It's been months since The Gossips of Rivertown published an excerpt from the original Gossips of Rivertown. Now, because it's August, and we're in the culminating weeks of summer, this account of how the good residents of Hudson passed their summers in Alice Neal's day seems fitting.
The summer passed as summers had done in Rivertown for the last ten years at least. There was one evening party, two pic-nics, and a wedding, to vary the monotony. Two families, the Bays and the Barnards, visited Niagara, to the scandal of those who wondered how they could afford it, and Miss Seymour joined the party of a relative residing in New York, and passed two weeks at Newport. Miss Seymour became, for a while, quite the rage, for she had dined with Daniel Webster, on which occasion the distinguished authoress, Mrs. __, sat opposite to her, and Senator S. was pointed out after dinner. Miss Seymour did not usually mention that this was at the "ladies' ordinary" of the Revere House; probably she thought this was "not for them to know." But if she was not a lion herself, she had seen lions, and consequently had innumerable calls and visits shortly after her return.
Then a family from New York had been boarding at the "Rivertown House," and their outpourings and in-goings offered some relief. Moreover, the Forresters, from Albany, had passed two months at their country-house, a mile or two below the town, and several times their carriage, with its liveried coachman, had gathered its crowd of admirers at the street corners and shop windows. Not a few Rivertonians visited their country relatives in July and August, and others among the first circle paid similar family visits in New England or the Middle States. Journeys that from henceforth became data--"the year that I went to Connecticut," or " the spring we were getting ready to go to New Jersey," being often and particularly alluded to.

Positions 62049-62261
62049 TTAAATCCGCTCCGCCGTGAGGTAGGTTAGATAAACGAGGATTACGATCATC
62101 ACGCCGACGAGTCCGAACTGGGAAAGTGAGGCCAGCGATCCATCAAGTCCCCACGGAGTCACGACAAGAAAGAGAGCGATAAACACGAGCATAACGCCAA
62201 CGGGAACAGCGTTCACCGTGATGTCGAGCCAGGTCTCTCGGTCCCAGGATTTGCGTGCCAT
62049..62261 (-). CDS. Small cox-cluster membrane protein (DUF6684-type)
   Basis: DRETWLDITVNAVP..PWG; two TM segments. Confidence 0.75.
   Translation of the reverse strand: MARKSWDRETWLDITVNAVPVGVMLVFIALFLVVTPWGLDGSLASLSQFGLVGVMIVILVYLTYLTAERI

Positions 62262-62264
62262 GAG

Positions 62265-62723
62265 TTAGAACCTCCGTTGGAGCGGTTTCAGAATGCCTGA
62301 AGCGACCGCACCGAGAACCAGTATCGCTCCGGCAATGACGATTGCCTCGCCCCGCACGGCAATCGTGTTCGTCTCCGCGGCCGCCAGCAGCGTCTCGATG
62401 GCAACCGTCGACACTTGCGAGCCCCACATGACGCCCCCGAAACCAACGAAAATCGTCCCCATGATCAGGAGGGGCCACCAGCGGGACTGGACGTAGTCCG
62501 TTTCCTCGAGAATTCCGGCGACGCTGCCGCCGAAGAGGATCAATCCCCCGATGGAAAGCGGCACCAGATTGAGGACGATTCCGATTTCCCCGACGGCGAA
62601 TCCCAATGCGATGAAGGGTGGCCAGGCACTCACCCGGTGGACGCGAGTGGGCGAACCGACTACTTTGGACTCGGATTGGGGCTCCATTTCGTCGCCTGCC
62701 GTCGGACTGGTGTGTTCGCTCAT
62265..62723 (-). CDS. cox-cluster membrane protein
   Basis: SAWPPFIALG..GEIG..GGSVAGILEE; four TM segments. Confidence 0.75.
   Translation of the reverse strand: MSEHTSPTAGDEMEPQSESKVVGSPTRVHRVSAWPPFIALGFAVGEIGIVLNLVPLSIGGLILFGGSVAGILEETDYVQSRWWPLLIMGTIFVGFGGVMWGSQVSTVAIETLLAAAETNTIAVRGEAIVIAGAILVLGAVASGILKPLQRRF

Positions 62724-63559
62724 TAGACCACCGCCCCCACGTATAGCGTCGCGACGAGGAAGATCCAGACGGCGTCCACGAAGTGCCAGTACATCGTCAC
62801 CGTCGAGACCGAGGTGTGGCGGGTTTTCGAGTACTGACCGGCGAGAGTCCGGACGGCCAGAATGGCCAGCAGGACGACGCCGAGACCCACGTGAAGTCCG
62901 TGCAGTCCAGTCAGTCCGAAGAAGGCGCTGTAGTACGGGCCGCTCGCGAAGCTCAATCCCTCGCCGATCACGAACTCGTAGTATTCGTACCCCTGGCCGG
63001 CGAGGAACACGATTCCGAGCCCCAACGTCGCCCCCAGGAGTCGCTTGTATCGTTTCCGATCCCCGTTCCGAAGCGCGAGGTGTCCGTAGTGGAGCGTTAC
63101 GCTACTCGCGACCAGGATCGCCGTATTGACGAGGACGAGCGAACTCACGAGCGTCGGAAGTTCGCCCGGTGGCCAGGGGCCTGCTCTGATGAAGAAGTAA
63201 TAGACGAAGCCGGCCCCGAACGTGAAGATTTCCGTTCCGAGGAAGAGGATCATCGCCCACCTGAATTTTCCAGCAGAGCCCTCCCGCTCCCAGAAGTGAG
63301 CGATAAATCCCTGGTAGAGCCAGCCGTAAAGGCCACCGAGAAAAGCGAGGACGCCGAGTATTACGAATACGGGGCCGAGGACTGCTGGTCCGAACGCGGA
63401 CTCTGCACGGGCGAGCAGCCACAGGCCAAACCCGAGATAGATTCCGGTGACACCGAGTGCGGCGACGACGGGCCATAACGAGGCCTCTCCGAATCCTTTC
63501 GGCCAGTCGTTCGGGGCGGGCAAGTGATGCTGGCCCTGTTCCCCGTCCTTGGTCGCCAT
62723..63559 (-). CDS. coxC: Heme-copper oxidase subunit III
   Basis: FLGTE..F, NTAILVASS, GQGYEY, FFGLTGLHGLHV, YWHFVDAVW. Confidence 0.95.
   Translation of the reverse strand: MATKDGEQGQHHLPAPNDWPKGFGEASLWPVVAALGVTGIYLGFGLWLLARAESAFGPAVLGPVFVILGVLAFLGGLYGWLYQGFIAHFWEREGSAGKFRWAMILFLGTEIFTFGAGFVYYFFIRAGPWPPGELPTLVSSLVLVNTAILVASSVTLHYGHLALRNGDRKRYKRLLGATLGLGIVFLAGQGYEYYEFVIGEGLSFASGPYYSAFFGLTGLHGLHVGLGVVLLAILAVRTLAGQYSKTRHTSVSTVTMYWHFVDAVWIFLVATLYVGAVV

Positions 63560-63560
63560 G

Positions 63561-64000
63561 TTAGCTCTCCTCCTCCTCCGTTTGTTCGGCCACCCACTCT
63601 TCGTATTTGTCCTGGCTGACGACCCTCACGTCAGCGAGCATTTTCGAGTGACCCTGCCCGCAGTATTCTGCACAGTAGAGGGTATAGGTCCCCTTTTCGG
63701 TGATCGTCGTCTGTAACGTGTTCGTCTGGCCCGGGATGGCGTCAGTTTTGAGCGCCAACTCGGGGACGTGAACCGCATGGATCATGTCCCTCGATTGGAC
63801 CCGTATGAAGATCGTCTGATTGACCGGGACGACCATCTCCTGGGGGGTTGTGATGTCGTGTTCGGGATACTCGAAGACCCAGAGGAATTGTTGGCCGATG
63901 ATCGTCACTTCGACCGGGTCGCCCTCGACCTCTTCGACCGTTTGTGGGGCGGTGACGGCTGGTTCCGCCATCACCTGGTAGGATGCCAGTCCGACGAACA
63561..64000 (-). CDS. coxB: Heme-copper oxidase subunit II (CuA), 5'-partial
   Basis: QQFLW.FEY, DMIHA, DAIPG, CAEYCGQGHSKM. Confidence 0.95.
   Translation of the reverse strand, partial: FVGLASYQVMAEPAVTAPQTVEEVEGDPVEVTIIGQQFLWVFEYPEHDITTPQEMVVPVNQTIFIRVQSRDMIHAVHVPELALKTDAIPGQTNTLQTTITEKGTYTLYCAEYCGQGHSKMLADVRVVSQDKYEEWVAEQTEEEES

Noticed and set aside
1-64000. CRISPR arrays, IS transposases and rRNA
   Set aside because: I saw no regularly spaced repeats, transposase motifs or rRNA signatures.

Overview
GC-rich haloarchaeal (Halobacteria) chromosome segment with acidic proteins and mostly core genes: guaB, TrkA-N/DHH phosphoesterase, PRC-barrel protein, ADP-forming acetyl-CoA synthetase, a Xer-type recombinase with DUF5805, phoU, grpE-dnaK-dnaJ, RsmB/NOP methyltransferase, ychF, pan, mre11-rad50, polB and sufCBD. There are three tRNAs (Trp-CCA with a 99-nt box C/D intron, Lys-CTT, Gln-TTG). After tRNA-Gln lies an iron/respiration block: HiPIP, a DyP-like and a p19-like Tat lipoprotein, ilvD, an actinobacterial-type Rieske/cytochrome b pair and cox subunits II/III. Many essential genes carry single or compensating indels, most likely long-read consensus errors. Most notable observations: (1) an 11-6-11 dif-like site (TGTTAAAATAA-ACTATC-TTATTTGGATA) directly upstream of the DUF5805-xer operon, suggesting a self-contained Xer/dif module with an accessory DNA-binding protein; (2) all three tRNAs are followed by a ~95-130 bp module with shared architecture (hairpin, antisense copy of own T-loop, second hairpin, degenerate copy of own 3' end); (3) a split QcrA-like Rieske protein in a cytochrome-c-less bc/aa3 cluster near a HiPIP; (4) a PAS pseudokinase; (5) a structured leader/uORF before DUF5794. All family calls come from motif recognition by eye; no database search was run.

Rivertonians in general were not a migratory people; one trip to New York City, and two as far as Albany, often sufficing for life-time adventures. Many of the oldest inhabitants could never be persuaded to "court peril" in the wake of the rushing locomotive, and not a few had never set foot upon a steamboat, though numberless were the elegant vessels that passed their wharves daily, preferring the more tardy, but in their eyes far safer conveyance of a "sloop," did occasion require them to visit the metropolis.
Sketch the Third. Death and the Burial. Chapter I